And God said,
Let there be a firmament in the midst of the waters, and let it divide the waters from the waters.
Read Chapter 1
Basil the Great
1. We have now recounted the works of the first day, or rather of one day. Far be it from me indeed, to take from it the privilege it enjoys of having been for the Creator a day apart, a day which is not counted in the same order as the others. Our discussion yesterday treated of the works of this day, and divided the narrative so as to give you food for your souls in the morning, and joy in the evening. Today we pass on to the wonders of the second day. And here I do not wish to speak of the narrator's talent, but of the grace of Scripture, for the narrative is so naturally told that it pleases and delights all the friends of truth. It is this charm of truth which the Psalmist expresses so emphatically when he says, How sweet are your words unto my taste, yea, sweeter than honey to my mouth. Yesterday then, as far as we were able, we delighted our souls by conversing about the oracles of God, and now today we are met together again on the second day to contemplate the wonders of the s...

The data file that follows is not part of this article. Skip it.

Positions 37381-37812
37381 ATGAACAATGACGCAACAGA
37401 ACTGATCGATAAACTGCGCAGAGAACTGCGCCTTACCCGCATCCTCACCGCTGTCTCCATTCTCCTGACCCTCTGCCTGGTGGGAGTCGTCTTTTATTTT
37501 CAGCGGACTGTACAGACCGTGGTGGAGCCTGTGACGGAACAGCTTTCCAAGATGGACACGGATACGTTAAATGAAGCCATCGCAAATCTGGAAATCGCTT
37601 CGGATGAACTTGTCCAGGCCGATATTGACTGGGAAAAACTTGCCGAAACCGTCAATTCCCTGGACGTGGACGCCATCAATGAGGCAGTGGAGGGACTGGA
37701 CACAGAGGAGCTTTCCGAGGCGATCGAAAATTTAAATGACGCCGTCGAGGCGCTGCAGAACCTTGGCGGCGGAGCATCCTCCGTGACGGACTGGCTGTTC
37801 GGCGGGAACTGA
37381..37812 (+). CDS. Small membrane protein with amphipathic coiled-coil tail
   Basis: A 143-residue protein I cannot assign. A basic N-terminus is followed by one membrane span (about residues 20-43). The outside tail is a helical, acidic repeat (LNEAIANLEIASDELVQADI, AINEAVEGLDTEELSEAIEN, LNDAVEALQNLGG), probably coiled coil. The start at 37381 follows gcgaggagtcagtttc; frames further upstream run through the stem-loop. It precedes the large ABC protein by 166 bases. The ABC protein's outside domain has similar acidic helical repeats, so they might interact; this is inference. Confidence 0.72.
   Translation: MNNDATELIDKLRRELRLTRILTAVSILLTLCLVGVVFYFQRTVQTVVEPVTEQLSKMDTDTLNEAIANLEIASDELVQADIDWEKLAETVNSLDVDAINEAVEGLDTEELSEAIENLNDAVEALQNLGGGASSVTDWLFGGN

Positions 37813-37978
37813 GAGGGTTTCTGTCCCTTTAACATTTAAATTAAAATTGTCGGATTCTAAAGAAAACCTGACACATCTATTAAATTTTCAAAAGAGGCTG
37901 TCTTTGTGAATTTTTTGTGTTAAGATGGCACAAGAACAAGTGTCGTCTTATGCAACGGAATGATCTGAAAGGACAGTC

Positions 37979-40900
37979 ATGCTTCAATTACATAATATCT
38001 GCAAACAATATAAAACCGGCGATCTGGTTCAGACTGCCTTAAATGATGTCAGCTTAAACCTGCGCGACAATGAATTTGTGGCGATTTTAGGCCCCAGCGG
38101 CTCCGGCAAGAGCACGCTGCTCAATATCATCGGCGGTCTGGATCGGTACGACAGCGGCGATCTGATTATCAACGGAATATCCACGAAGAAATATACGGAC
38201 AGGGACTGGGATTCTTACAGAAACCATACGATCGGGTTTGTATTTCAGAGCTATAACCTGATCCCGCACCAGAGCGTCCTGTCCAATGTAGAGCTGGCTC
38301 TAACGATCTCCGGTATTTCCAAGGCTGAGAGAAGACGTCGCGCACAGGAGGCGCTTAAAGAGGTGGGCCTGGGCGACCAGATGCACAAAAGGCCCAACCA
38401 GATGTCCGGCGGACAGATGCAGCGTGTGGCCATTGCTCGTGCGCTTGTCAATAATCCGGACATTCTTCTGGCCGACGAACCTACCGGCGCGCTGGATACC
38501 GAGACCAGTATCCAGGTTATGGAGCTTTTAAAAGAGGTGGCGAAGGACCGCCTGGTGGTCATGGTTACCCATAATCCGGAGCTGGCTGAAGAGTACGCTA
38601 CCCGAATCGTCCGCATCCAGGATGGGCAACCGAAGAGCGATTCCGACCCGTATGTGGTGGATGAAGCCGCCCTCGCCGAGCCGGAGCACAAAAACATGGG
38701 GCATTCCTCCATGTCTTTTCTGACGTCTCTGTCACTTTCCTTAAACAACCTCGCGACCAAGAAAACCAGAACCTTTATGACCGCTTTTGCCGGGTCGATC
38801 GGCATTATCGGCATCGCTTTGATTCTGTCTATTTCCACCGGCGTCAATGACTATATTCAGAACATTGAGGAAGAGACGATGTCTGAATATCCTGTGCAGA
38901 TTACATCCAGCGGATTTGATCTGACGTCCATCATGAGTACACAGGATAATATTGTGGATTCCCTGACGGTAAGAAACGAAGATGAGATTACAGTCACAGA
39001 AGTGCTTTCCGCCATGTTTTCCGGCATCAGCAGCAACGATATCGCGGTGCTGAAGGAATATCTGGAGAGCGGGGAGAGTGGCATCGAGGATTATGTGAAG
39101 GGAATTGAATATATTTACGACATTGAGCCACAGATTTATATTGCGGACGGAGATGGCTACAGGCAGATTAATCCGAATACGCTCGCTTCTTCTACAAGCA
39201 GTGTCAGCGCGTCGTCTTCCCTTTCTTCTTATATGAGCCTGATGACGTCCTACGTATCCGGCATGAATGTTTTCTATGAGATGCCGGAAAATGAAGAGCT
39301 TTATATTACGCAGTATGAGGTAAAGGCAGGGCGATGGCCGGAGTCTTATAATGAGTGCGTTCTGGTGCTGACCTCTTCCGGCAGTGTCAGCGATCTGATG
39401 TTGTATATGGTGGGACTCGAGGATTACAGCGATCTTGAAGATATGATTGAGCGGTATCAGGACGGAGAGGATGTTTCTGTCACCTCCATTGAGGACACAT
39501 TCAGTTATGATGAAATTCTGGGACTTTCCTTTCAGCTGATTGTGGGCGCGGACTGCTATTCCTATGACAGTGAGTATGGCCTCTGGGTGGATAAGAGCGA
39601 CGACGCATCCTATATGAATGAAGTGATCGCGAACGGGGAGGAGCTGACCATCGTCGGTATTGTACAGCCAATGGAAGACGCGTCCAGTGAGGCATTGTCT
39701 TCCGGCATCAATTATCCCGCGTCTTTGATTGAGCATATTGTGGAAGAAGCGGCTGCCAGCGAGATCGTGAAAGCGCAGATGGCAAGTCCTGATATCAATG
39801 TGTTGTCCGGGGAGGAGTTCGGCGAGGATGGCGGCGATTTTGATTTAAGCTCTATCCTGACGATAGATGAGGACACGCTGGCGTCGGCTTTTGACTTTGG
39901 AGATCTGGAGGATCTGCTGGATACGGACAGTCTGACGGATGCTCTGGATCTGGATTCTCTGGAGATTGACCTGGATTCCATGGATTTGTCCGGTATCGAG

And surely we need not believe, because [the firmament] seems to have had its origin, according to the general understanding, from water, that it is like either frozen water or some such material that takes its origin from the percolation of moisture, such as is a crystalline rock.
The mass of waters, which from all directions flowed over the earth, and was suspended in the air, was infinite, so that there was no proportion between it and the other elements. Thus, as it has been already said, the abyss covered the earth. We give the reason for this abundance of water. None of you assuredly will attack our opinion; not even those who have the most cultivated minds, and whose piercing eye can penetrate this perishable and fleeting nature; you will not accuse me of advancing impossible or imaginary theories, nor will you ask me upon what foundation the fluid element rests. By the same reason which makes them attract the earth, heavier than water, from the extremities of the world to suspend it in the centre, they will grant us without doubt that it is due both to its natural attraction downwards and its general equilibrium, that this immense quantity of water rests motionless upon the earth. Therefore the prodigious mass of waters was spread around the earth; not in...
For what fault have they to find with the vast creation of God, who out of the fluid nature of the waters formed the stable substance of the heavens? For God said, “Let there be a firmament in the midst of the waters.” God spoke once for all, and it stands fast, never failing.